By John Lawrence
Two EF5 tornadoes hit the Oklahoma City area in May. The first tornado hit Moore, OK and had winds estimated at over 200 mph reaching a maximum damage width of 1.3 miles. State officials confirmed 24 fatalities due to the twister. The storm injured over 300 others with preliminary damage estimates totaling over $2 billion along its 17 mile, 40 minute path. The twister destroyed two Moore elementary schools, killing seven schoolchildren at Plaza Towers elementary and injuring many others. Moore was hit in 1999 by another EF5, which had the strongest winds ever measured on earth: 302 mph.
One day previous to that event, a violent twister traveled from east Norman to near McLoud causing two fatalities. That tornado was rated as an EF4. While numbers are still preliminary, the National Weather Service counted at least 19 tornadoes between the two days. Officials from the Oklahoma Department of Emergency Management estimated that the two-day barrage impacted 2937 homes, businesses and non-residential buildings.
The second EF5 called the El Reno tornado occurred on May 31 and had the widest width on record – 2.6 miles. It had winds of 295 miles per hour just shy of the strongest winds ever measured. The 20 fatalities from the El Reno tornado plus the 24 deaths from the Moore tornado bring the total to 44 for the month of May making 2013 the deadliest tornado year since 1950, beating 1999’s 42 fatalities. The El Reno tornado didn’t hit populated areas, a fact that almost certainly saved lives. Winds were at their most powerful in areas devoid of structures. Mike Smith, Senior Vice President of AccuWeather Enterprise Solutions and a tornado expert described the El Reno, OK tornado as a “super tornado.”
“A super tornado, as I have defined it, is F5 and 2 miles or wider,” Smith said. “Less than one tornado in 50,000 would be categorized as a super tornado. Put one of these [super tornadoes] into a major city such as Dallas, Wichita and Kansas City, and it would be a major disaster.” There would be the potential for thousands of casualties. Smith stated that a super tornado could cost tens of billions of dollars if it hit a major city.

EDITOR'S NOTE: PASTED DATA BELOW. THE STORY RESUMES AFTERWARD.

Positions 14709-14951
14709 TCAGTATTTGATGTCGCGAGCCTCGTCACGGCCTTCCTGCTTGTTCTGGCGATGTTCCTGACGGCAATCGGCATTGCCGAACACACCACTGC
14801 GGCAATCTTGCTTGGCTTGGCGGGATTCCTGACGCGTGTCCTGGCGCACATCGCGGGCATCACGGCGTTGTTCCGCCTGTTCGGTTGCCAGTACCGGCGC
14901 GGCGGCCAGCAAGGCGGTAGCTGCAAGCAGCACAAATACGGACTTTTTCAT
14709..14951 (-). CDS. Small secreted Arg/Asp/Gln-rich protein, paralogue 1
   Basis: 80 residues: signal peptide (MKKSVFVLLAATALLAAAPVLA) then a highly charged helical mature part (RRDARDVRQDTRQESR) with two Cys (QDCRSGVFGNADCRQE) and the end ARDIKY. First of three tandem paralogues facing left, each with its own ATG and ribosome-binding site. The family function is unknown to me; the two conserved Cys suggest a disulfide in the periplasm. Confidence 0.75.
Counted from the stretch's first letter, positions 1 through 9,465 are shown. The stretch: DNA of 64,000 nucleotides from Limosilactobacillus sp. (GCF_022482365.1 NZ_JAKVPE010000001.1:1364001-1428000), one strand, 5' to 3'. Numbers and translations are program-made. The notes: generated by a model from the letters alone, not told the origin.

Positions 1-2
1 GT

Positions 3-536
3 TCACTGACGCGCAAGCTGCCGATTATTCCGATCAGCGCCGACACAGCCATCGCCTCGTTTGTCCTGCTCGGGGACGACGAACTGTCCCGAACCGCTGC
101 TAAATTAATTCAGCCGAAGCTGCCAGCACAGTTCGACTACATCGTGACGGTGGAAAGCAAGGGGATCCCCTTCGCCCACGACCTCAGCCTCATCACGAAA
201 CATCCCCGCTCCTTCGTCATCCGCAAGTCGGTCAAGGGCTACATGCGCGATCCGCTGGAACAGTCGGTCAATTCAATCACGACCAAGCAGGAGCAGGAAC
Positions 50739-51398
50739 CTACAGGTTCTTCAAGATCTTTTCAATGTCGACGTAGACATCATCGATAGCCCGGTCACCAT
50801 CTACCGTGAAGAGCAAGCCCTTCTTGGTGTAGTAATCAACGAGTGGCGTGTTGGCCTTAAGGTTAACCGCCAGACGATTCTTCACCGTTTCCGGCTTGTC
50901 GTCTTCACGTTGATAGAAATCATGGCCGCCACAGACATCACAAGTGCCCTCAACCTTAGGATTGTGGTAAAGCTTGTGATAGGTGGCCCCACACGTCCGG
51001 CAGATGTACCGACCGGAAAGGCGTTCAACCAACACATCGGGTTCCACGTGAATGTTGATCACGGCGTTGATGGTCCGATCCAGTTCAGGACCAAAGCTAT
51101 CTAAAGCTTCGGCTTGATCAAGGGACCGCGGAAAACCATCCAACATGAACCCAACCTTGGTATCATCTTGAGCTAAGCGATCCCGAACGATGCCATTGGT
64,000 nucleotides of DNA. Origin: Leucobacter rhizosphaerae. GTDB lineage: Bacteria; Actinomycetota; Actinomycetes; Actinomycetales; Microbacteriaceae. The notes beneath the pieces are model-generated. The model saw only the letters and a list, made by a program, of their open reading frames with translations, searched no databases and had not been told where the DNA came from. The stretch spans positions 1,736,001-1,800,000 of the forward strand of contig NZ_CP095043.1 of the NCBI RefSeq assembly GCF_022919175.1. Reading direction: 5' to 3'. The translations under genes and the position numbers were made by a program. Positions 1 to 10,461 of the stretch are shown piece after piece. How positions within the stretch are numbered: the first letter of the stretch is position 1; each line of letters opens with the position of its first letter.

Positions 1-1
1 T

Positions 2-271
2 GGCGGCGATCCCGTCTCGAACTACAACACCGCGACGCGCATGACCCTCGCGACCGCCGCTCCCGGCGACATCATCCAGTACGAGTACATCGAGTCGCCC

It’s expert Rick Smith’s belief that storms like this occur, on average, about once every decade. That may be a low estimate since we’ve now had three 2 mile wide tornadoes in just 6 years.
Oklahoma’s school superintendent says as many as 56 public school sites were damaged by violent storms and floods that ripped through the state last month. Superintendent of Public Instruction Janet Barresi said Friday that three sites in Moore and the El Reno campus of the Canadian Valley Technology Center were destroyed. All seven sites in El Reno Public Schools reported damage from wind, water and large hail. Lincoln, Hillcrest and Rose Witcher elementary schools are temporarily closed because their roofs have been declared total losses from softball-size hail. It will cost millions to repair these schools.